What idea or image do people get in their minds when thinking about your product or service?

It’s called #Branding

It is one of the most important aspects of any business, large or small, retail, B2B or B2C.

It is not just the physical features of the product that sticks with the customers. It is the feeling that they develop towards the company or its product.

This combination of physical and emotional behaviours is typically triggered when a customer is exposed to the company / product name, logo, the visual identity or the message. Building #brand_identity usually takes companies years to create that bond between the customer and the brand.

The corner stone of the brand is the logo. All vehicles such as your website, social media platforms, brochures, packaging material, promotional items… etc. communicate your brand.

In order to communicate your brand effectively, you need to have a #brand_strategy.

·       What are your brand messages?

·       What are you going to communicate visually and/or verbally to deliver your brand messages?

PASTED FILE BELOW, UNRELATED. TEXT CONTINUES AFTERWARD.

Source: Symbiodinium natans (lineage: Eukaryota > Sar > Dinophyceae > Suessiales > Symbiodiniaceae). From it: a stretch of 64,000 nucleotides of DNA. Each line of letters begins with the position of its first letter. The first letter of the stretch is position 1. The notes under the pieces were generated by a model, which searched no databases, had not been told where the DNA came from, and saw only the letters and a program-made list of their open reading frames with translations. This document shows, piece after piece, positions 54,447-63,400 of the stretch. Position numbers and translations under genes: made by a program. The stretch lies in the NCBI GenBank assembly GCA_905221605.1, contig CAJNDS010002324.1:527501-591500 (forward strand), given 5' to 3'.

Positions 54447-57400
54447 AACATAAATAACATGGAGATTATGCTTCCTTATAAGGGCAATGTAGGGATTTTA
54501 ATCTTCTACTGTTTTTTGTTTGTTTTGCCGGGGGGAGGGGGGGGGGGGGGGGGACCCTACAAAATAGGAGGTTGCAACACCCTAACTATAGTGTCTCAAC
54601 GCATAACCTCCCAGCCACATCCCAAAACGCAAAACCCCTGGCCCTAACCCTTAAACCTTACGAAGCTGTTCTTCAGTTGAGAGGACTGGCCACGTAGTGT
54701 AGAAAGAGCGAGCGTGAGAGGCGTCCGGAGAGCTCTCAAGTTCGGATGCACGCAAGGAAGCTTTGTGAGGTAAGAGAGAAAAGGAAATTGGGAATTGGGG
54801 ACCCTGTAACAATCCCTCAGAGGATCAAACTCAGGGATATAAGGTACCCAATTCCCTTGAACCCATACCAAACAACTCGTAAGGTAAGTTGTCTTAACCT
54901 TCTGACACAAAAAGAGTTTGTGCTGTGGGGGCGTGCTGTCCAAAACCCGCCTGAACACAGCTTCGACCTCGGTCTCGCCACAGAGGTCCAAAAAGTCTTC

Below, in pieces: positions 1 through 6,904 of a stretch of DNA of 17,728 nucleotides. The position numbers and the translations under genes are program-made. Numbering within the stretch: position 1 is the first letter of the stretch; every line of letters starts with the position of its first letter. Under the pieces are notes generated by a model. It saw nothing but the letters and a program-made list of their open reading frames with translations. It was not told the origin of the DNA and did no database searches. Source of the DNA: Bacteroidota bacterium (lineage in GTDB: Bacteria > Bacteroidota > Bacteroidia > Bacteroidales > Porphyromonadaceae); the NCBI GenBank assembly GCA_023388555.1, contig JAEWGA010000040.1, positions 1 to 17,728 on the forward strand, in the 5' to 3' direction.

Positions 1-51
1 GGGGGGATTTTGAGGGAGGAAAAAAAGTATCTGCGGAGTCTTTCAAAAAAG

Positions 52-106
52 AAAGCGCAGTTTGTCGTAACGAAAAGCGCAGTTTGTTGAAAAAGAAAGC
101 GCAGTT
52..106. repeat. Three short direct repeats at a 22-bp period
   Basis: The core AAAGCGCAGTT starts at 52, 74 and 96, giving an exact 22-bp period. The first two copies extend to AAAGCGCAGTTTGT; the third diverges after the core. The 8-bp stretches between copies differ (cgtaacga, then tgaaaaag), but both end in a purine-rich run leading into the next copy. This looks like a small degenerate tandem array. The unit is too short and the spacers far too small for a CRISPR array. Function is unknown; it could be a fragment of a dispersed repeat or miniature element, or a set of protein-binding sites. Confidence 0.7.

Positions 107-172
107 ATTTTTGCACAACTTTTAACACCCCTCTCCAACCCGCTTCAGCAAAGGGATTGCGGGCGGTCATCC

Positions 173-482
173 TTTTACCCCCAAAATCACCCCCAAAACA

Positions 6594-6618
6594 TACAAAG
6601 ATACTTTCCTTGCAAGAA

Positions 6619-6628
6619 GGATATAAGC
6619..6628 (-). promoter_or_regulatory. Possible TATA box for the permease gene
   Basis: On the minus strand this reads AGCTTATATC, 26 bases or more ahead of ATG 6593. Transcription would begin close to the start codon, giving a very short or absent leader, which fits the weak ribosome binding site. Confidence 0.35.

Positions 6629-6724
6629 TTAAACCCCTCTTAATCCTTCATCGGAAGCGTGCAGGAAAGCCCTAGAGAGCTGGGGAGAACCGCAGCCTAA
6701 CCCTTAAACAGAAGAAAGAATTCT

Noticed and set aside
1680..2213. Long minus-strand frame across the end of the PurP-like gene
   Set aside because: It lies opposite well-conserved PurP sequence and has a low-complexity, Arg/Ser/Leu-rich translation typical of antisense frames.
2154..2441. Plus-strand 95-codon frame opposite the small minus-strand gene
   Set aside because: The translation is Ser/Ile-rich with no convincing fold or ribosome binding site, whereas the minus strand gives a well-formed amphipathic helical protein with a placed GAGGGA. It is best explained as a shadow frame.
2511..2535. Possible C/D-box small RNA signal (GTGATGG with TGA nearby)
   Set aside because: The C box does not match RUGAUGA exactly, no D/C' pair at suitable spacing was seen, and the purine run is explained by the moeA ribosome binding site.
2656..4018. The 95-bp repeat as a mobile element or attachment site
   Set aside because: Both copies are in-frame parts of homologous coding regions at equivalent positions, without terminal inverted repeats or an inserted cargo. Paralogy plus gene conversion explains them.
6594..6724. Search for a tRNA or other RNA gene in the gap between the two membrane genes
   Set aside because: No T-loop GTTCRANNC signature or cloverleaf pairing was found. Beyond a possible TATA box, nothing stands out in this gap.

·       What are the media you’ll use to deliver your messages?

·       To whom are you planning to communicate your brand messages?

Moreover, your distribution channels are part of your brand strategy. How are you going to ensure that your brand promise is achieved?

Once the brand strategy is identified, you need to start delivering it, and delivering on it! Consistent strategic branding leads to a strong #brand_equity. A strong brand equity allows you to charge more for your brand than what identical products of other brands or unbranded would charge. One of the most powerful examples of this is Coca Cola. They built a strong brand equity and therefore can charge more for its product as opposed to competitor generic soda drinks. And yes, Coke customers will pay more for it!